“…[W]ith the critical and essential progress we have made on HIV cure research and vaccine development, we are closer to eliminating HIV than ever before — binding communities, scientists, and political leaders together to envision a different future. … Working alongside our many partners, PEPFAR has helped transform the global HIV/AIDS response. … We continue to expand PEPFAR’s impact by using data to drive accountability, find efficiencies, increase transparency, and leverage partnerships, including with the private sector — efforts that make PEPFAR a model for development programs everywhere. Originally conceived as a compassionate effort to deliver life-saving services to men, women, and children in need, PEPFAR is now also taking on the challenge of controlling the pandemic. … [W]e have come a long way since the darkest days of the pandemic, in both the United States and around the world. But our job is far from done. To honor the memory of the millions of lives that we lost to this disease, and to save those living with and affected by the virus today, PEPFAR is more committed than ever to finish what we started — and to help end AIDS as we know it” (6/5).

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U.S. Congress Should Continue Robust Investment In HIV/AIDS Prevention, Treatment

The Conversation: HIV/AIDS funding is an investment worth protecting
Allison Webel, assistant professor of nursing at Case Western Reserve University

“…On June 5, it will [have been] 36 years since HIV was first reported, and the return on investment in this epidemic has been high. HIV is now a chronic, rather than fatal, disease throughout the world. New infections are dropping, and we are closer than we have ever been to achieving our goal of the ‘end of AIDS.’ … [T]here is … an enormous opportunity cost to cutting HIV funding: HIV treatment, care, and research are expensive, but what happens if our nation stops making a robust investment to stop the spread of this epidemic? Without effective HIV prevention efforts, including PrEP and others, the HIV epidemic will worsen, potentially erasing much of the progress we have made to stop new infections and care for infected individuals. … It is likely that … cuts to HIV/AIDS funding will be proposed in the future. However, when we look at why Americans made this investment in the first place, and the shared benefits we all derive from it, I hope that lawmakers continue to see that HIV/AIDS funding is an investment worth protecting — and then defend it at home and abroad” (6/4).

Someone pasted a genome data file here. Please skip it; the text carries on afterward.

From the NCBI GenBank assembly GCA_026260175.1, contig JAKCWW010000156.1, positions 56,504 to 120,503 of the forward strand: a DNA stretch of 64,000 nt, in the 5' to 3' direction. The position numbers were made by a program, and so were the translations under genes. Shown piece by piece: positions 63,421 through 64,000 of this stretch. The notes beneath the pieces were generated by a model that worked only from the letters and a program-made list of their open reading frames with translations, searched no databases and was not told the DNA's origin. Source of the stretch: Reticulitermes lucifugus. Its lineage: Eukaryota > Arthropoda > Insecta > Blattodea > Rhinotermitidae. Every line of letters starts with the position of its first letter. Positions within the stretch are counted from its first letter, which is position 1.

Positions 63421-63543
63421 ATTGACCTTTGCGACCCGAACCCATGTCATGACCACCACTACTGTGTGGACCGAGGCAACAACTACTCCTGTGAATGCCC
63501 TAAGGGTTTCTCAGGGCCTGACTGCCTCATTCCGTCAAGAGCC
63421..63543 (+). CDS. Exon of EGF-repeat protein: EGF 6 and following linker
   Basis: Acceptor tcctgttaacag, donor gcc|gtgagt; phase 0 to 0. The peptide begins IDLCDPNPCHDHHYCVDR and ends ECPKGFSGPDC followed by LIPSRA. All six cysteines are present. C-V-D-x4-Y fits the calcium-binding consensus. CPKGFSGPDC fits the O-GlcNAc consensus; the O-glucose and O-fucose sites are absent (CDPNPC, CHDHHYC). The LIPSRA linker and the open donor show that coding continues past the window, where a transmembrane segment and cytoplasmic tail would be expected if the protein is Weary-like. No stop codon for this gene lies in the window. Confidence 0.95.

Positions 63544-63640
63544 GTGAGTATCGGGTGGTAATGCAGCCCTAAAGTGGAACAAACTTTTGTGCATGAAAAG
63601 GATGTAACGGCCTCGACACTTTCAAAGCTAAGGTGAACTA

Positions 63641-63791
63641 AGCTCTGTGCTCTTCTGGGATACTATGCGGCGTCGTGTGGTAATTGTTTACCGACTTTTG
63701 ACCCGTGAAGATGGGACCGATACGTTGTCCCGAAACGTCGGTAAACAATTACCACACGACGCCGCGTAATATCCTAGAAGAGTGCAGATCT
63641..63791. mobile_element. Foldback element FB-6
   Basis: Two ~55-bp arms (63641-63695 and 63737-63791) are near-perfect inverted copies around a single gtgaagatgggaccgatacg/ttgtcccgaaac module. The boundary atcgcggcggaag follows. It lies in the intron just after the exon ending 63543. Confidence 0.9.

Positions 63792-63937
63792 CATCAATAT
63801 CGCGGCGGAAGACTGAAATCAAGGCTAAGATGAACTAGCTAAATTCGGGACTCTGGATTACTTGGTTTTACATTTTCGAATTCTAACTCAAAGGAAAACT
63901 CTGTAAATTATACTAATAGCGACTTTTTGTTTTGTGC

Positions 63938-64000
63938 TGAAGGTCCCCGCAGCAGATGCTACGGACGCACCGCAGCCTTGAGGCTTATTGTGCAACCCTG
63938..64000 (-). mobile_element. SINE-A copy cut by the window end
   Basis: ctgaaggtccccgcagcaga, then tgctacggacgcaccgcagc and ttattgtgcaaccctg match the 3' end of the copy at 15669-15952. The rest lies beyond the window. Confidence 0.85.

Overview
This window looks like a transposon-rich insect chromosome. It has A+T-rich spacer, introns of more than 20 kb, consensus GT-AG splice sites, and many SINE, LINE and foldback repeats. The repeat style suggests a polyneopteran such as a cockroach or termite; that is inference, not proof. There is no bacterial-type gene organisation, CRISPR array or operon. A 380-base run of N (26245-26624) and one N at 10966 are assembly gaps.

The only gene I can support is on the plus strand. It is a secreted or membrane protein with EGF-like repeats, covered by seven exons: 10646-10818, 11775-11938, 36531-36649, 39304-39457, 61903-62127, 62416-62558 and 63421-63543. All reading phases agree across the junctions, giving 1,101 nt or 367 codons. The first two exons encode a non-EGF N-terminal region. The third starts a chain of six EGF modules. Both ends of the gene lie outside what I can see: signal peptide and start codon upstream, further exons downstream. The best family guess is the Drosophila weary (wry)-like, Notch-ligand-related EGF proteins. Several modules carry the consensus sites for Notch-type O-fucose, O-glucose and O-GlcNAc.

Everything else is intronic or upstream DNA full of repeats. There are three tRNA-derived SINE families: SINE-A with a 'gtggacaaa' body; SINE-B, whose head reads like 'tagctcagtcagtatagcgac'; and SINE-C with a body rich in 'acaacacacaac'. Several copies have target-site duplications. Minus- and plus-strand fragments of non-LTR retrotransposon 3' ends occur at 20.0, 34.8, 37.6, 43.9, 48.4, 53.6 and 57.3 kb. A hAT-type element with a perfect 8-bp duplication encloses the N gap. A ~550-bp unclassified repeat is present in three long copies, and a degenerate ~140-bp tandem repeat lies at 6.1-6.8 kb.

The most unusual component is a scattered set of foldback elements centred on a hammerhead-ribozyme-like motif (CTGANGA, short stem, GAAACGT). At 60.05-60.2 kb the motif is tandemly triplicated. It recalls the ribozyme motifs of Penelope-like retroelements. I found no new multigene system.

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'Rigorous Evaluation' Of U.S.-Funded Foreign Aid Programs 'Essential'

Thomson Reuters Foundation: Why Trump has it wrong on foreign aid
Jodi Nelson, senior vice president of policy and practice at the International Rescue Committee (IRC)

“…Instead of making drastic cuts to the [foreign] aid budget, the [Trump] administration would be wiser to focus on how that budget is spent. Not all aid is well spent. Ensuring that it is, is a bipartisan concern, and one in which President Trump’s private sector experience might prove useful. … The rigorous evaluation of aid programs is … essential. Thorough evaluations provide crucial data that, much like market signals, tell aid agencies where they should spend their money. … There is political history here. Conservatives arguably created the incentives that motivated efforts to strengthen the evidence base for aid. … The upcoming budget will be a test for an administration desperately looking for wins. Focusing on the effectiveness and efficiency of aid, rather than just slashing the overall budget, would be a bipartisan win-win. It’s an opportunity the administration, and the country, cannot afford to miss” (6/5).

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World Bank Report Offers Recommendations On Financing Pandemic Preparedness At National Levels

Global Health NOW: A New Mindset for Health Security
Marija Cemma, Canadian Science Policy fellow